A leading astrophysicist has warned that it is just a matter of time before an asteroid collides with Earth.
Alan Fitzsimmons from Queen's University Belfast has said it was not a matter of if but when such a collision would happen.
"Asteroids have hit the Earth throughout its history and will continue to do so in the future. The rate at which they hit the planet depends on their size. Asteroids the size of the object that helped kill the dinosaurs are really rare and happen only about every 100 million years," Fitzsimmons told IBTimes UK.
"However, asteroids like the one that hit Tunguska in Siberia in 1908 are more common, happening every 200 to 300 years. They are smaller, but they can still cause significant damage."
A similar asteroid strike now could potentially destroy an entire city. Although astronomers have made great progress in detecting near-Earth asteroids and understanding the threat posed by them, a number of challenges still remain.
How serious is the risk of Earth being struck by an asteroid?
Astronomers who research asteroids have a range of sources at their disposal to estimate the impact frequency of asteroids of different sizes. These include studying craters on the Earth and on the moon, historical records as well as satellite data.
Here on Earth, we are bombarded by space rocks every day, though most of them don't make it to the ground and burn up when they pass through the atmosphere.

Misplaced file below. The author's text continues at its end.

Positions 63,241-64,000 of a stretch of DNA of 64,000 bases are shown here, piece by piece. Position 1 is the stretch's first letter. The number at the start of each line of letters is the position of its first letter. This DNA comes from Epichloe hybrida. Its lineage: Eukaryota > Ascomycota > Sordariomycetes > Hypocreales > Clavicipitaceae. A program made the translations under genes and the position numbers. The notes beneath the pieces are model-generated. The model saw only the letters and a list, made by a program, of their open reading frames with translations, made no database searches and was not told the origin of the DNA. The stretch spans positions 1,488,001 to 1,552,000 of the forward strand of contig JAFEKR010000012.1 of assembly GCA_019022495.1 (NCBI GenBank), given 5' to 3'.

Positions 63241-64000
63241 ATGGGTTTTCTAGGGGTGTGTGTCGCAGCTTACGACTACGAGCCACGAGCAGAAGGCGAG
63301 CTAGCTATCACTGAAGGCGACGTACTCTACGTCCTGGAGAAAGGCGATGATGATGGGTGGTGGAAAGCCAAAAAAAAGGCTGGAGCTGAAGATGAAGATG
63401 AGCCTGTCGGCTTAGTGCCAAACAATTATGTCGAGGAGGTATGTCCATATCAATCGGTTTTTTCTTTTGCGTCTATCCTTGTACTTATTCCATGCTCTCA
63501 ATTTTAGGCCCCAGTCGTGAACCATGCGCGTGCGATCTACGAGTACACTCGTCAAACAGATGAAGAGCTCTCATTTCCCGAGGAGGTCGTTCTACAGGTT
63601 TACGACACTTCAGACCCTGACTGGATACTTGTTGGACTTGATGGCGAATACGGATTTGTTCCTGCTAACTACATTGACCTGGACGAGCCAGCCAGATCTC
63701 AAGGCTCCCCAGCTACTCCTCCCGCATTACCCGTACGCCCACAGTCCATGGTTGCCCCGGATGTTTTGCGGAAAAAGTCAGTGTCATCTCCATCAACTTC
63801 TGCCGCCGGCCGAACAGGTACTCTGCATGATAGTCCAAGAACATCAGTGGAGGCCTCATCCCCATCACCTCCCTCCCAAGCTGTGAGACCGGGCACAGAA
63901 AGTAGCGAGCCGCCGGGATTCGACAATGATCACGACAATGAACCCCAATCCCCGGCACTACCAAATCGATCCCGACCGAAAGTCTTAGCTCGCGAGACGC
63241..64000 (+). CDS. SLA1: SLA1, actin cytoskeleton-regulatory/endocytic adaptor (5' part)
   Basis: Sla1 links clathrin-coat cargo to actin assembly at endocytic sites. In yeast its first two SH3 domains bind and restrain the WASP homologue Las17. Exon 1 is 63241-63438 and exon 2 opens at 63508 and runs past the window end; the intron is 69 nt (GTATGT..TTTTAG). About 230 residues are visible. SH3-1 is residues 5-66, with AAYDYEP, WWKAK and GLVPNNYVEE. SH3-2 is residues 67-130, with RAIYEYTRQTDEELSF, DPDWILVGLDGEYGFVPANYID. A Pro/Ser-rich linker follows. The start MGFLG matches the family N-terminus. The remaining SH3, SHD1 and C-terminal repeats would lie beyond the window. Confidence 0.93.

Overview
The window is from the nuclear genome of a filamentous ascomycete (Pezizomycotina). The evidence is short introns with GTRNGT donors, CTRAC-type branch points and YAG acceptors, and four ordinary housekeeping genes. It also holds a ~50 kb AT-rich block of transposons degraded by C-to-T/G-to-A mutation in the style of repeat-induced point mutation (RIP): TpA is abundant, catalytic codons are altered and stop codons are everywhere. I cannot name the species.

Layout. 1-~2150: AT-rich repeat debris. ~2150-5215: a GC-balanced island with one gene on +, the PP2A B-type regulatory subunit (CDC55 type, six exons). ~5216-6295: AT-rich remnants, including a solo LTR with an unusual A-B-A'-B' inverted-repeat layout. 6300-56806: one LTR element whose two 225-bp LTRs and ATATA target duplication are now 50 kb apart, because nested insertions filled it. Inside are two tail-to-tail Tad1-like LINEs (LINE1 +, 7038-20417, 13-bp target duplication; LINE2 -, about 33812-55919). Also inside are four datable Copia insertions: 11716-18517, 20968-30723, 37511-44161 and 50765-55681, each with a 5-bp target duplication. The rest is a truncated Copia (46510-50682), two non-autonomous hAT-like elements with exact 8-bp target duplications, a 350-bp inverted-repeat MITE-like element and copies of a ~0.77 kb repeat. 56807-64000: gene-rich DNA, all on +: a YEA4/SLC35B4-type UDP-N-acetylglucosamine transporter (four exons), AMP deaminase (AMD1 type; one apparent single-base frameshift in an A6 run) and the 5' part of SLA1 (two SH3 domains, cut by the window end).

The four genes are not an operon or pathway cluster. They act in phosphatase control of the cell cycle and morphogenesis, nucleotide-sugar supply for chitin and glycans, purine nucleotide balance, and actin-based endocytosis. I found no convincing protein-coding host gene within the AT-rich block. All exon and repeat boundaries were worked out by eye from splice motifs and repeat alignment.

For an asteroid to cause damage on the ground, it has to be quite big, at least 20 metres across. The risk of being hit by an object that size or greater is low, because these objects are extremely rare, and would probably not make it in one piece to the surface.
"I think it is common to think of an impacting asteroid as a very large object, but impacts by large asteroids are very rare because large asteroids themselves are relatively rare. It is many times more likely that the Earth is hit by an asteroid that is relatively small than by an asteroid that is relatively large because small asteroids are many times more numerous. Indeed, the Earth is hit by very small objects every day", Hugh Lewis, Senior Lecturer in Aerospace Engineering at the University of Southampton, told IBTimes UK.
"Impacts on the Earth by objects that are about 10 kg in mass occur about once every day, but impacts by objects that are 1,000 kg occur probably 10 times a year. It is very unlikely that objects of this size would reach the Earth's surface and we'd see them as a bright shooting star or fireball, technically known as bolides."
The larger objects that do make it through to the surface occasionally can be quite damaging. Perhaps the most recent example of this is the 2013 Chelyabinsk bolide, approximately 20-metre near-Earth asteroid that entered Earth's atmosphere over Russia on 15 February 2013.
"Even if they don't make it to the surface in one piece, these are the kind of objects that can cause damage. About 1,500 people were injured, mostly by the shockwaves of the object entering the atmosphere," Fitzsimmons said.